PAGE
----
Creating a Table Top With An Electric Planer

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wooden table made with a planer

Making the Perfect Tabletop with An Electric Planer

Let’s face it, putting together a table is a staple in the woodworking community. If you want to make a table worth using, you’ll need to make a tabletop that looks great and is perfectly level and smooth. For most people, that means grabbing an electric planer and going to work.

In this piece, we’ll tell you exactly how to make the perfect tabletop with an electric planer. All you need is some lumber, your planer, and some free time.

Different Planer Options

We typically suggest an electric planer when it comes to making furniture like a table. There are three major types of planers to consider: a hand planer, an electric corded planer, and an electric battery-powered (cordless) planer.

A hand planer is used for very thin cuts. They are typically too small for a project like this, but they can be used for the final plane to achieve a nice, smooth layer.

A battery-powered (cordless) planer is great for when you’re not near an outlet. They are heavier tools since the batteries add a bunch of weight. Additionally, they’re more expensive and the battery will eventually run out of juice which requires a recharge.

Electric corded planers will plug right into the wall. They only operate when there’s electricity running through the outlet. If your woodshop is in a basement, garage, or woodshop, this is probably the best option for you.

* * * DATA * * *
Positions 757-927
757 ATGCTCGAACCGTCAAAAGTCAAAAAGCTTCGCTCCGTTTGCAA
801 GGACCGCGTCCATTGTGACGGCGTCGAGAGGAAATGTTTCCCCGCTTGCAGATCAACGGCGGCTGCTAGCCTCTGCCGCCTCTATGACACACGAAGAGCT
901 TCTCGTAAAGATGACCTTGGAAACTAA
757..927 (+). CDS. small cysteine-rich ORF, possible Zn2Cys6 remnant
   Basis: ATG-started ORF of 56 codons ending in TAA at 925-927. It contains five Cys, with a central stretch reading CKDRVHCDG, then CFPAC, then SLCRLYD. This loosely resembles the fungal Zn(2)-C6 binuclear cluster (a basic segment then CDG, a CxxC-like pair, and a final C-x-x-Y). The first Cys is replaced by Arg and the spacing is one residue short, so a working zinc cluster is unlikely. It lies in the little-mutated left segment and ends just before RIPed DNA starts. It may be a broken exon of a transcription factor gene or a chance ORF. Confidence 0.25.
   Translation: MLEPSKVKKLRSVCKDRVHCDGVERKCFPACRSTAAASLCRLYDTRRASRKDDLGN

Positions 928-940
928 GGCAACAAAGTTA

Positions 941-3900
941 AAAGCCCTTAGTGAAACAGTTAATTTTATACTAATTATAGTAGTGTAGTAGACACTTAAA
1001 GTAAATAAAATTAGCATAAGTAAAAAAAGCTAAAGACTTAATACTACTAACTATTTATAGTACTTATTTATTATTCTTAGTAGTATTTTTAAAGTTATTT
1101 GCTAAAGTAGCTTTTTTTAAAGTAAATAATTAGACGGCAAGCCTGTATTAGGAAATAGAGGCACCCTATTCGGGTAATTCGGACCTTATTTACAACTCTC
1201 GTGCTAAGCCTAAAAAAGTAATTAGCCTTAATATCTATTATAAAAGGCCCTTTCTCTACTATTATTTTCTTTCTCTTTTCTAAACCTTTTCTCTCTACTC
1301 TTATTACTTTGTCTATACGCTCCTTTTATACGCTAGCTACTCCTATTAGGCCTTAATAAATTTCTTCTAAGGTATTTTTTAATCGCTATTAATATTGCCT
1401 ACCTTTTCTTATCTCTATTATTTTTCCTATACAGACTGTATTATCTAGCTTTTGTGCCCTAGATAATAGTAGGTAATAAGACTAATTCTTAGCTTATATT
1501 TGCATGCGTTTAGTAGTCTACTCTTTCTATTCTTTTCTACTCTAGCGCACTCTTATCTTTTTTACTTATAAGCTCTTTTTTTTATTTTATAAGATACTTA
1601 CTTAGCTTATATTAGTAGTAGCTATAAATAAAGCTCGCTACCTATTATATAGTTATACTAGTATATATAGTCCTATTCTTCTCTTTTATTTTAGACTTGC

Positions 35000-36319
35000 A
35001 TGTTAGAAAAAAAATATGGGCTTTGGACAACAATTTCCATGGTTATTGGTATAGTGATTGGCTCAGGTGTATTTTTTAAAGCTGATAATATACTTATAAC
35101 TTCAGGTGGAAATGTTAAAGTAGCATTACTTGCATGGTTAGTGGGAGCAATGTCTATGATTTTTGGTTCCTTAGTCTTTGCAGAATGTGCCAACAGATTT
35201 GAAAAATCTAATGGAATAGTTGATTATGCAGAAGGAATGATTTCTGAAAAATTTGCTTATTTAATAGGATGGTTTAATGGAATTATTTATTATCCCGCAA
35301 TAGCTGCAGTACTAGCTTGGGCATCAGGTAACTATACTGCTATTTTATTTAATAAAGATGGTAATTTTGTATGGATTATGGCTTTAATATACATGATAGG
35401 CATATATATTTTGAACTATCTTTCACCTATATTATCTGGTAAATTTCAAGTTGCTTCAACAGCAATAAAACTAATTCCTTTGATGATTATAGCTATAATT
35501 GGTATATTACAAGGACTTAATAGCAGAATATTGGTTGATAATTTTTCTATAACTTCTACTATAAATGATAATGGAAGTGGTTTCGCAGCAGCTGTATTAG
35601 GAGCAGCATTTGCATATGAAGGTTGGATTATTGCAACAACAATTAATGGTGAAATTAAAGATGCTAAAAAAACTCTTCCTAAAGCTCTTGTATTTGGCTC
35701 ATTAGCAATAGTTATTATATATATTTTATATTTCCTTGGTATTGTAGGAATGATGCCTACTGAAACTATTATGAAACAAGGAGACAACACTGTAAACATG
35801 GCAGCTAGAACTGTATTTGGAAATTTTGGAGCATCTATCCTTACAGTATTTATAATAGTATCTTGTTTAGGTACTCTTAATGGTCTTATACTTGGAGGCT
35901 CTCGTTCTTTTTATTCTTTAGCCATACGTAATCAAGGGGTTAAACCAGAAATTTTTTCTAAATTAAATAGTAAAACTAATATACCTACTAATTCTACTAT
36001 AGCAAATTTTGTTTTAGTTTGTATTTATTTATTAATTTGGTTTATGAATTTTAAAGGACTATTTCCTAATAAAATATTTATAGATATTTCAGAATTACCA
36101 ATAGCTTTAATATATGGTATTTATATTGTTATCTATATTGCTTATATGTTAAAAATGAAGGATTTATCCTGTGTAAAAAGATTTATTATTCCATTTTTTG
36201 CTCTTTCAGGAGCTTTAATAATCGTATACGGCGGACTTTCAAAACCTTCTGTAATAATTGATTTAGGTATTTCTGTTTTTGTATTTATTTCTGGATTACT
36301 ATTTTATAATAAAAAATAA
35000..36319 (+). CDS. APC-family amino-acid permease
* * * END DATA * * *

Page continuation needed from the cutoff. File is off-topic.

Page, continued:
Are Planers Easy to Use?

Planers are incredibly easy to use. As long as you’re going smooth and steady, it’s hard to make a mistake. The planer will do most of the work for you, you just have to apply a constant pressure downward and slowly move the machine forward. [Read more about How to Use an Electric Planer].

Hand planers require a little bit of finesse. Electric planers only require a practice run or two before you get the hang of it – just like any other power tool you might use.

Defining the “Perfect Tabletop”

Let’s quickly define what we’re looking for when we talk about a “perfect tabletop”. You want the top of your piece to be:

  • Perfectly flat
  • Level
  • Absent of surface defects
  • Mar-free

In simpler terms, you want a table that you can actually use and be proud of.

7 Steps to Make the Perfect Tabletop with An Electric Planer

We made the process really easy. These 7 steps will tell you everything you need to know in order to make the perfect tabletop with an electric planer. Read them carefully and don’t start your project until you’ve read them all.

Also, this is a good time to put on your safety equipment: glasses, gloves, and a respirator are a good idea.

How Do I Use an Electric Planer On a Table Top?

Here is a quick guide to using an electric power planer on a tabletop, to make sure you get the best results and avoid damage to your planer or your tabletop. Always follow the safety instructions which came with the tool to ensure you are protected before you begin to work.